A clinical trial is a scientific research study in which patients help doctors find ways to improve standard treatments and a patients' quality of life. Carefully conducted research studies are the fastest and safest way to find new treatments and improve the health of all patients. Simply stated: Today's gold standard of care was yesterday's research study.
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Sanford Health conducts the following types of studies:
- Treatment studies to improve the standard of care
- Prevention studies to look for better ways to prevent disease
- Diagnostic and screening studies to find better ways to detect diseases
- Quality of life studies to explore ways to improve comfort and quality of life for patients
Anyone who meets the eligibility requirements may participate in a research study. The eligibility requirements indicate the study's purpose and characteristics of the people who should participate. Eligibility requirements may include age, gender, health and risk factors. Patients involved in clinical research are volunteers and may change their mind or leave the study at any time. Patients are informed of all the risks and benefits of taking part in the study as well as details regarding the treatments and tests to be provided.
Choosing to participate in a research study is an important personal decision. People who participate in clinical trials:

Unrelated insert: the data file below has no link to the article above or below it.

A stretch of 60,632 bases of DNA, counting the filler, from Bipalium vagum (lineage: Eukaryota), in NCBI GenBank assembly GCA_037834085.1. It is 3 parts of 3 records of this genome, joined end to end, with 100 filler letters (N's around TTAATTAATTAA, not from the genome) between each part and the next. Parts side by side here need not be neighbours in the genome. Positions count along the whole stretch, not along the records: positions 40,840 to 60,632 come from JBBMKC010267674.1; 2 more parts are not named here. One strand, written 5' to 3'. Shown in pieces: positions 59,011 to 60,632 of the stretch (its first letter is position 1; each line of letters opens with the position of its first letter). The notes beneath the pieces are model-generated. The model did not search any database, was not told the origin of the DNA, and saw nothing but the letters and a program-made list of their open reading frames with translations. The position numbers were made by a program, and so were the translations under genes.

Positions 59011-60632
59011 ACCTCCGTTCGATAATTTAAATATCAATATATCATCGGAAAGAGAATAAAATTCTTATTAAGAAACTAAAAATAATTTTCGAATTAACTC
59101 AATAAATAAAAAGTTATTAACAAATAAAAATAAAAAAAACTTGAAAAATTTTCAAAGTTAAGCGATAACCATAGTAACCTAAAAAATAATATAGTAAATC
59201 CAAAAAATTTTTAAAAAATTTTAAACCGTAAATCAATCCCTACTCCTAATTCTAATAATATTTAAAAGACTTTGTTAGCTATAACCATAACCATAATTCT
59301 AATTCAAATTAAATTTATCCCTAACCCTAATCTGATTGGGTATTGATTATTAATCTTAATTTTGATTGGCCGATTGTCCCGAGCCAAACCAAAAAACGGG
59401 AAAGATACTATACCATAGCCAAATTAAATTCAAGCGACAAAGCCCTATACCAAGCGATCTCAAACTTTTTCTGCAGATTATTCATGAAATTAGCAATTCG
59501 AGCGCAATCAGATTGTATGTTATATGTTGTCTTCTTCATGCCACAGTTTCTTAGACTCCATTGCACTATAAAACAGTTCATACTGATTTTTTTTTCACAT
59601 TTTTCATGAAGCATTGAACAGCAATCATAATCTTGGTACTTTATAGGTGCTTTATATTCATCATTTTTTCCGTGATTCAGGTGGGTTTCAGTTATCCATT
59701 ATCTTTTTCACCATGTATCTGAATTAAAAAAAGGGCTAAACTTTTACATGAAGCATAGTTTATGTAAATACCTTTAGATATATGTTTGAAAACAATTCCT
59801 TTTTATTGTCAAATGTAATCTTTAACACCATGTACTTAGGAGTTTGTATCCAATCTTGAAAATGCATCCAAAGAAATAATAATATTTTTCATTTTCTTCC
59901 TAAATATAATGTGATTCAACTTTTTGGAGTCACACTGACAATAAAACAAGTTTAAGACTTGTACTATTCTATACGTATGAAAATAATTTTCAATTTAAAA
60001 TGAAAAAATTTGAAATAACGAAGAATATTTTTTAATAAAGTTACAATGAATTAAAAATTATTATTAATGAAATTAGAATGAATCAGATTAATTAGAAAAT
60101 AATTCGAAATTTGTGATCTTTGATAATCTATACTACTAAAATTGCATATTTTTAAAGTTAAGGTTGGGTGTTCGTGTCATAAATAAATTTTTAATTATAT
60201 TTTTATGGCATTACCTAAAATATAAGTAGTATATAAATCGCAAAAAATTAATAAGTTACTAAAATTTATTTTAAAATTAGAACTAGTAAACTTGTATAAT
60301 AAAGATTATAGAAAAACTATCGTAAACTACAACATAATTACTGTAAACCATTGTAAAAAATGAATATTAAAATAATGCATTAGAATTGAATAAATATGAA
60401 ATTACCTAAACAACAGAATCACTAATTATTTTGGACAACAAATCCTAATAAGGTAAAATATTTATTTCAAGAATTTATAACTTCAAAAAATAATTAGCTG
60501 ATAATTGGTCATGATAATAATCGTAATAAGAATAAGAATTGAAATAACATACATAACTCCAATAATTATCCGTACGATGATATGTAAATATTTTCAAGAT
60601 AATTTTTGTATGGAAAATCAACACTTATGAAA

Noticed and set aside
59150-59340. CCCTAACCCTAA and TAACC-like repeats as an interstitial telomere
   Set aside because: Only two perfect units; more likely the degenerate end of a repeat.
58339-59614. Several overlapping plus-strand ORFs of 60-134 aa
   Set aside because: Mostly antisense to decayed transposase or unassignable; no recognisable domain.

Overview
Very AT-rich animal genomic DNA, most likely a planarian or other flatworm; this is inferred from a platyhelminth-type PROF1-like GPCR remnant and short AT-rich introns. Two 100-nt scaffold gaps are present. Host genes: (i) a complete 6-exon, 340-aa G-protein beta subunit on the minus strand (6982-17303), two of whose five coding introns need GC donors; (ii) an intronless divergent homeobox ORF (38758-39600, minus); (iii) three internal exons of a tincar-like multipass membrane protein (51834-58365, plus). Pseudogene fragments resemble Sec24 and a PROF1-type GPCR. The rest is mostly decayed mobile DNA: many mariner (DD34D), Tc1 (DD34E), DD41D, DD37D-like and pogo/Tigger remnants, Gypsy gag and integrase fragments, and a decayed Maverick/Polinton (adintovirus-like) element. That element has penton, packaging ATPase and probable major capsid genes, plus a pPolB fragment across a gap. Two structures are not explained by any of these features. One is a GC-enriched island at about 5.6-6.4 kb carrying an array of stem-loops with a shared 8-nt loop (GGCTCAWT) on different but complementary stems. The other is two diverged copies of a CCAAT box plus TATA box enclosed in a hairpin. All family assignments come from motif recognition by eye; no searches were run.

- Have access to promising new treatments that may not be available to the public
- Play an active role in their own health care
- Assist researchers and physicians in finding a cure
- Help find new treatments to improve the quality of life for everyone with a specific disease
- Often receive more attention than routine care allows
A placebo is used in clinical research when researchers seek to prove the addition of a new treatment regimen to the standard of care is more effective than standard of care only. One way they do this is to provide all participants:
- The standard of care plus the new treatment, or
- The standard of care plus a placebo.
The purpose is to see if the standard of care plus the new treatment is more effective than the standard of care plus placebo.
When it comes to treatment, everyone is always offered the best practice standard of care. For example, if you have cancer and seek treatment at Sanford Health, you will receive the best available and most advanced cancer therapy in our region. This does not change when patients volunteer to participate in clinical research studies. You do not have to fear receiving a "sugar pill" (or placebo) instead of the best practice standard of care.
Either way, as a patient you receive the best practice standard of care. And should the clinical study contain a placebo, we are required by law to inform you prior to your volunteering.